Inquiry finds GIs plotted to slay civilians for sport
Five are accused in random deaths of three Afghans
JOINT BASE LEWIS-McCHORD, Wash. — The US soldiers floated a plan as simple as it was savage: to randomly target and kill an Afghan civilian, and to get away with it.
For weeks, according to Army charging documents, rogue members of a platoon from the 5th Stryker Combat Brigade, 2nd Infantry Division, hatched the idea. Then, one day last winter, a solitary Afghan man approached them in the village of La Mohammed Kalay. The “kill team’’ activated the plan.
One soldier created a ruse that they were under attack, tossing a grenade on the ground. Then others opened fire.
According to charging documents, the unprovoked, fatal attack on Jan. 15 was the start of a months-long shooting spree against Afghan civilians that resulted in some of the grisliest allegations against American soldiers since the US invasion began in 2001. Members of the platoon have been charged with dismembering and photographing corpses, as well as hoarding a skull and other human bones.
The subsequent investigation has raised accusations about whether the military ignored warnings that the out-of-control soldiers were committing atrocities. The father of one soldier said he repeatedly tried to alert the Army after his son told him about the first killing, only to be rebuffed.
Two more slayings would follow. Military documents allege that five members of the unit staged the three murders in Kandahar Province between January and May. Seven other soldiers have been charged with crimes related to the case, including hashish use, attempts to impede the investigation, and a retaliatory gang assault on a private who blew the whistle.
Army officials declined to comment on the case.
The accused soldiers, through attorneys and family members, deny wrongdoing. But the case has already been marked by a cycle of accusations and counter-accusations among the defendants as they seek to pin the blame on each other.
The Army has scheduled pretrial hearings in the case this fall. Military officials say privately that they worry the hearings will draw further attention to the case, prompting anger among the Afghan civilians whose support is critical to the fight against the Taliban.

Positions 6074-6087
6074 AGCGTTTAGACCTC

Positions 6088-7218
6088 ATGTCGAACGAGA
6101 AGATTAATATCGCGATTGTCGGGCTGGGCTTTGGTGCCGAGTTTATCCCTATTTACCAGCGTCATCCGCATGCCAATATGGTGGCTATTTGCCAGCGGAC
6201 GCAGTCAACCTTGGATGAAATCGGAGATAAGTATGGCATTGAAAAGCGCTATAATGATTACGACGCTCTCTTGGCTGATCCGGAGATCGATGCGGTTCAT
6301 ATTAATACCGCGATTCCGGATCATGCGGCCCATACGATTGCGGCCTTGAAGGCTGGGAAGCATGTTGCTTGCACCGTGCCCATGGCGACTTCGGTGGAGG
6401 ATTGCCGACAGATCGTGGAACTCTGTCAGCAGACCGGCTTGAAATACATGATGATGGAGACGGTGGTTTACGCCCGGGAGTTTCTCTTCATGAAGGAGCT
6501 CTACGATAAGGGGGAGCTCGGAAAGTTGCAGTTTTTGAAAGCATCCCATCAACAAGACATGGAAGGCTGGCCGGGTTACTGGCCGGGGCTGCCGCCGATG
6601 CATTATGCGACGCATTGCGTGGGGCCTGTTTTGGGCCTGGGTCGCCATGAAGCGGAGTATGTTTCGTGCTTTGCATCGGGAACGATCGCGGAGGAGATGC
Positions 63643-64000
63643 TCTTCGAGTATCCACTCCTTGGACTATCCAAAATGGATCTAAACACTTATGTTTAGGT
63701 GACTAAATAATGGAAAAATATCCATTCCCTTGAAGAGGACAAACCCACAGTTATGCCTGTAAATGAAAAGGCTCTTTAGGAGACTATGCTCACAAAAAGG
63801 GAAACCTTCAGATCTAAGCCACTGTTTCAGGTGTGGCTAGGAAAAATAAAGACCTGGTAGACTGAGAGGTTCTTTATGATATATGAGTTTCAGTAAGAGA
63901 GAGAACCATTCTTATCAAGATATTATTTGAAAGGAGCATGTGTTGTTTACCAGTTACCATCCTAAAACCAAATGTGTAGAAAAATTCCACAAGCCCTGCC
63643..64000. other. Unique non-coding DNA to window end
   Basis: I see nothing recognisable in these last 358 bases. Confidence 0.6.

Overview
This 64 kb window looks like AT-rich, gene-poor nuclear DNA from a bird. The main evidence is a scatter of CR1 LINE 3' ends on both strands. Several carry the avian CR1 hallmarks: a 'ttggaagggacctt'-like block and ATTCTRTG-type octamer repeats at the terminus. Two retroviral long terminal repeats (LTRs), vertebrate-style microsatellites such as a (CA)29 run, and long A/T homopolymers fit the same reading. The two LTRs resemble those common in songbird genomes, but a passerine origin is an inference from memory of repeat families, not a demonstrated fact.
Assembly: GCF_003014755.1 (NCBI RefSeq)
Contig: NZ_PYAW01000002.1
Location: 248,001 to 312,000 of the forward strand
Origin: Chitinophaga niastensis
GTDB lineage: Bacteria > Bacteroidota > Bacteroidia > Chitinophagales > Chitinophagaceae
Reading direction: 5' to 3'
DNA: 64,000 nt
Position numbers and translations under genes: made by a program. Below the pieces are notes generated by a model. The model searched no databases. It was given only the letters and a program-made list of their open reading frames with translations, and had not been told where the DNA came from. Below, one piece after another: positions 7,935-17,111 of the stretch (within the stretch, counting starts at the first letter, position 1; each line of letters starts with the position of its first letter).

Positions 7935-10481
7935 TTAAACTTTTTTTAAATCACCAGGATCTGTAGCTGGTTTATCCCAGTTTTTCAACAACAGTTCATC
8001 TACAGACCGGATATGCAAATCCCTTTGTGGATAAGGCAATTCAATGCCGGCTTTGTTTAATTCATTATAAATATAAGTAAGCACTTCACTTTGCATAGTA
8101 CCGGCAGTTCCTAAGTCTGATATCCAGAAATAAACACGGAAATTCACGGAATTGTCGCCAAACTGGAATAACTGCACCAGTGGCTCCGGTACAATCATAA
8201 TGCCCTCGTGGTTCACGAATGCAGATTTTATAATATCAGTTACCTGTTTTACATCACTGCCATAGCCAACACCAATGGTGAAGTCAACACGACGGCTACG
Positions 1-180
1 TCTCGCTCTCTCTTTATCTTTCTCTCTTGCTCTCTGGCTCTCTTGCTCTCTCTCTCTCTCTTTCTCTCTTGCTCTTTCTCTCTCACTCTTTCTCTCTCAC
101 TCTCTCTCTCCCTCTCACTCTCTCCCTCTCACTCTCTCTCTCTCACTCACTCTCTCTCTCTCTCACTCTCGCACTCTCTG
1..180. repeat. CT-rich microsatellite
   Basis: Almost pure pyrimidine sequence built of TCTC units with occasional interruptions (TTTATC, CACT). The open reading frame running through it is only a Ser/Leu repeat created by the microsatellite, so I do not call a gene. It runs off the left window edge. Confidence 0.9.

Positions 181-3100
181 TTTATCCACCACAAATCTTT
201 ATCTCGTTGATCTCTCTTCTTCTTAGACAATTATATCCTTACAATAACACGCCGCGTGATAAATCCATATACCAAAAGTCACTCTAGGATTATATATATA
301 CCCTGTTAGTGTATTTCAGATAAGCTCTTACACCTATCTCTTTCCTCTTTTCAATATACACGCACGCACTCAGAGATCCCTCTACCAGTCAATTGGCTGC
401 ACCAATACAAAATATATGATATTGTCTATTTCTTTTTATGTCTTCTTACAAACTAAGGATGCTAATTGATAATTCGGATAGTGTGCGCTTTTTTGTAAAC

According to statements given to investigators, members of the unit — 3rd Platoon, Bravo Company, 2nd Battalion, 1st Infantry Regiment — began talking about forming a kill team in December, shortly after receiving a new member, Staff Sergeant Calvin Gibbs, 25, of Billings, Mont.
Gibbs, whom some defendants have described as the ringleader, confided to his new mates that it had been easy for him to get away with “stuff’’ when he served in Iraq in 2004, according to the statements. It was his second tour in Afghanistan.
The first opportunity presented itself Jan. 15. Members of the 3rd Platoon were providing perimeter security for a meeting between Army officers and tribal elders in the village of La Mohammed Kalay.
According to charging documents, an Afghan named Gul Mudin began walking toward the soldiers. As he approached, Corporal Jeremy Morlock, 22, of Wasilla, Alaska, threw the grenade on the ground, records show, to create the illusion that the soldiers were under attack.
Private First Class Andrew Holmes, a 19-year-old from Boise, Idaho, saw the grenade and fired his weapon at Mudin, according to charging documents. The grenade exploded, prompting other soldiers to open fire on the villager as well, killing him.
Morlock, Holmes, and Gibbs have each been charged with murder in the shooting. Daniel Conway, a civilian defense attorney for Holmes, said his client was in the dark about the ruse and was “in the wrong place at the wrong time.’’ Attorneys for Morlock and Gibbs did not return phone calls.
On Feb. 22, Marach Agha, an Afghan civilian, was killed by rifle fire near Forward Operating Base Ramrod in Kandahar Province, where the 3rd Platoon was stationed. The Army has charged Gibbs, Morlock, and Specialist Michael Wagnon of Las Vegas with that murder.
Members of the 3rd Platoon found their next victim May 2, documents show. Gibbs, Morlock and Private First Class Adam Winfield are accused of tossing a grenade and fatally shooting an Afghan cleric.